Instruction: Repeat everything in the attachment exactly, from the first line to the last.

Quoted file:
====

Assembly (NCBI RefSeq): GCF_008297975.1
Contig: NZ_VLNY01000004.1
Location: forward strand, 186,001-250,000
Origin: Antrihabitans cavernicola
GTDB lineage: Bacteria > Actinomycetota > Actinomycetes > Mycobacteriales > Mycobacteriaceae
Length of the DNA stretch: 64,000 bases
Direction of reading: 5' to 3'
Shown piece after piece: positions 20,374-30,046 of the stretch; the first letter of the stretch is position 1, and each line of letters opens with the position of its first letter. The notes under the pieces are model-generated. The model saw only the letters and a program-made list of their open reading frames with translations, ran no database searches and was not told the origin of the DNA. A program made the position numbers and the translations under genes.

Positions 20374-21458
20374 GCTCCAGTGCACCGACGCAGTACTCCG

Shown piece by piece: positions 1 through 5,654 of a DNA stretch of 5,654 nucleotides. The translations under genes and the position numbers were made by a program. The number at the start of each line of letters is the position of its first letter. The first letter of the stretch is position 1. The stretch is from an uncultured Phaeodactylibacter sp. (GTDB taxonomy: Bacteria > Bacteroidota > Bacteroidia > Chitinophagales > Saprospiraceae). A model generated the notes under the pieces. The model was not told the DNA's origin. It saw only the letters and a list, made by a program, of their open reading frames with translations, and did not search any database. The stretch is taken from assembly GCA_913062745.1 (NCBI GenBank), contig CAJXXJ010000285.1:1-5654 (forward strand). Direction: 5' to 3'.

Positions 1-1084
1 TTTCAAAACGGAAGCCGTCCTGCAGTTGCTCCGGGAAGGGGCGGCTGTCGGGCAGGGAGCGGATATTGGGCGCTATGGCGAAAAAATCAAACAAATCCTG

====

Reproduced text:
Assembly (NCBI RefSeq): GCF_008297975.1
Contig: NZ_VLNY01000004.1
Location: forward strand, 186,001-250,000
Origin: Antrihabitans cavernicola
GTDB lineage: Bacteria > Actinomycetota > Actinomycetes > Mycobacteriales > Mycobacteriaceae
Length of the DNA stretch: 64,000 bases
Direction of reading: 5' to 3'
Shown piece after piece: positions 20,374-30,046 of the stretch; the first letter of the stretch is position 1, and each line of letters opens with the position of its first letter. The notes under the pieces are model-generated. The model saw only the letters and a program-made list of their open reading frames with translations, ran no database searches and was not told the origin of the DNA. A program made the position numbers and the translations under genes.

Positions 20374-21458
20374 GCTCCAGTGCACCGACGCAGTACTCCG

Shown piece by piece: positions 1 through 5,654 of a DNA stretch of 5,654 nucleotides. The translations under genes and the position numbers were made by a program. The number at the start of each line of letters is the position of its first letter. The first letter of the stretch is position 1. The stretch is from an uncultured Phaeodactylibacter sp. (GTDB taxonomy: Bacteria > Bacteroidota > Bacteroidia > Chitinophagales > Saprospiraceae). A model generated the notes under the pieces. The model was not told the DNA's origin. It saw only the letters and a list, made by a program, of their open reading frames with translations, and did not search any database. The stretch is taken from assembly GCA_913062745.1 (NCBI GenBank), contig CAJXXJ010000285.1:1-5654 (forward strand). Direction: 5' to 3'.

Positions 1-1084
1 TTTCAAAACGGAAGCCGTCCTGCAGTTGCTCCGGGAAGGGGCGGCTGTCGGGCAGGGAGCGGATATTGGGCGCTATGGCGAAAAAATCAAACAAATCCTG